Speaks With Costumes

We’ve received our character sheets for Once Upon a Tombstone, so I can say that I’ve been cast as Speaks With Nations, a Native American. (No surprise to anyone who might have peeked at my Pinterest.)

I actually already have a Native American costume, created for another Western LARP (Redemption: High Noon at the Devil’s Luck.) But I was never totally thrilled with it. My mother actually sewed a basic dress shirt out of tan faux suede and sent it to me. I took it, and using fabric glue (I didn’t have access to Mr. Sew-and-Sew, my sewing machine), I glued on trim, feathers, beads, beaded rosettes, and fringe. The fabric glue was a pain to use- never using that again!

Not bad, but I kind of wanted something a little more elegant looking. And maybe a little more authentic. (Definitely gonna wear that necklace again, though.)

So I started searching online for more Native American dress, and I found the stuff that’s a sort of natural off-white color, with less trimming, appealed to me the most. Here are a couple of my favorites:

I didn’t really have a plan for this costume, except for a few doodles. But I had no pattern, and didn’t want to ask for help for another costume while my Cottington Woods costume wasn’t completely done. I think this might be one of the first costumes I’ve sewn completely from scratch, without any help at all and no pattern.

Which is actually why it’s kind of a hot mess.

First, I went to Joann Fabrics today for fabric and trimming and took a wild guess at how much of everything I’d need. I think I got too much. We’ll see. Then I came home, lay the fabric out on the floor, and promptly wished I had an extra pair of hands, more tools, and a dressmaker’s dummy. I didn’t do any real measuring… this is not something I would recommend. The shapes of the Native dresses I’d liked were very simple- no darts, no tailoring… everything was basic, and loose… I figured there was a wide margin of error. A lot of it reminded me of the Greek chiton I’d made, which was pretty straightforward.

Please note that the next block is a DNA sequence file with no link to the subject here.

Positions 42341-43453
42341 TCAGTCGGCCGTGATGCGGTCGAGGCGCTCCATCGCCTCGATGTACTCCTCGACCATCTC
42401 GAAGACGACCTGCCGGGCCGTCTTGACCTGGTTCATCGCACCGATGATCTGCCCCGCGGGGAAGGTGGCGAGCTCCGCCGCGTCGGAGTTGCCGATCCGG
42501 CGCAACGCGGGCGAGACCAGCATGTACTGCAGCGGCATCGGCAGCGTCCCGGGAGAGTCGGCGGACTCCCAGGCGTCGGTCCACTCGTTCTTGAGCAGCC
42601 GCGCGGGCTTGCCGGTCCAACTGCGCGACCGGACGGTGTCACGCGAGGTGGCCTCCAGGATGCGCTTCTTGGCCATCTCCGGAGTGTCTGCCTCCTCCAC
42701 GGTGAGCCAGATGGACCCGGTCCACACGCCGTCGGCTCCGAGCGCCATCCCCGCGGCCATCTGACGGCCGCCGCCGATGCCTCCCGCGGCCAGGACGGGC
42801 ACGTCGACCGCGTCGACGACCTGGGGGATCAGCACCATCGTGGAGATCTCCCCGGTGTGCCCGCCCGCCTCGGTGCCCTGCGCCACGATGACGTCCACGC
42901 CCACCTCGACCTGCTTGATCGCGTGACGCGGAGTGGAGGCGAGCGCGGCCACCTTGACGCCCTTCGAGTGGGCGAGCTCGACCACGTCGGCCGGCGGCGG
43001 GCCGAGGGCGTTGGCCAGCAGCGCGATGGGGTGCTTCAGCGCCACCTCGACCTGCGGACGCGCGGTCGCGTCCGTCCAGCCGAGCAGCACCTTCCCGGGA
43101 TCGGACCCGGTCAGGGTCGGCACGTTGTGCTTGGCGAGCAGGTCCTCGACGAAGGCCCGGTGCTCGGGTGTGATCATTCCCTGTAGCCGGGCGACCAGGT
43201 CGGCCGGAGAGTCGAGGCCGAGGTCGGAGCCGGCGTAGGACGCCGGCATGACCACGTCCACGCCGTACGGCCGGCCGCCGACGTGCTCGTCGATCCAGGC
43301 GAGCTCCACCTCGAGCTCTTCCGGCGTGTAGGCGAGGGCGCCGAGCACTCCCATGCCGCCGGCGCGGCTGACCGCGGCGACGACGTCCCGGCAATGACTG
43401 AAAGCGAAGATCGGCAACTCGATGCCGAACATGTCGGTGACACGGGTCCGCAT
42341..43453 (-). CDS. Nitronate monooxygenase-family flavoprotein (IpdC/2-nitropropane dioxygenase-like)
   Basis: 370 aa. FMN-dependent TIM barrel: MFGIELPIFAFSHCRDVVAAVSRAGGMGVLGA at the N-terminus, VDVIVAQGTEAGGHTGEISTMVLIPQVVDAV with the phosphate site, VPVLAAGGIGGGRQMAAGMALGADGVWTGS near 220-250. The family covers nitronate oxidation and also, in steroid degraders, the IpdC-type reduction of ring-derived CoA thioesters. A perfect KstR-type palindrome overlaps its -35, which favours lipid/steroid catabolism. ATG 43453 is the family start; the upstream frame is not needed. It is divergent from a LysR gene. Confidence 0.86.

Well… that was maybe half true. It took me a few times to get the sleeves working, especially since I had this grand idea where instead of creating the fringe as its own piece sewn into the hem of the sleeve, I’d leave a huge piece of the sleeve itself hanging and cut fringe into it. As it happens, I didn’t quite create the fringe at the very bottom of the sleeve, so the weight pulls the hem at the shoulder down (which is a bit odd looking, because I was trying to recreate the overlapping hem, as seen in the second dress above.) I also cut the fringe of the bottom way, way higher than a meant to (I might add some fabric to cover that.) And the fabric frays far worse than I expected it to.

Well, live and learn. I’m still kinda proud. Here it is, mostly finished. I still want to create a belt and a bag to match.

The fringe needs to be evened out, I have to decide what I’m doing with the trim, if anything, and that’s obviously not the belt I plan to wear. I might have added fringe to the edge of the sleeve, but I didn’t want it in my way while shuffling through character sheets and cards.

What do you think? Better or worse than the Redemption costume?

About Fair Escape

I've been LARPing for years in all different styles, including both boffer and theater. I love classic LARP but I'm always happy to try something new. I have a sort of "gotta catch 'em all" attitude towards experiencing LARPs. I'm currently serve as a board member of NEIL, a member of proposal com for Intercon, the largest all LARP convention in the US, and as en editor for Game Wrap, a publication about the art and craft of LARP. I was also con chair of Festival of the LARPs 2017, and I'm on staff for NELCO, the first all LARP conference in the US. I'm
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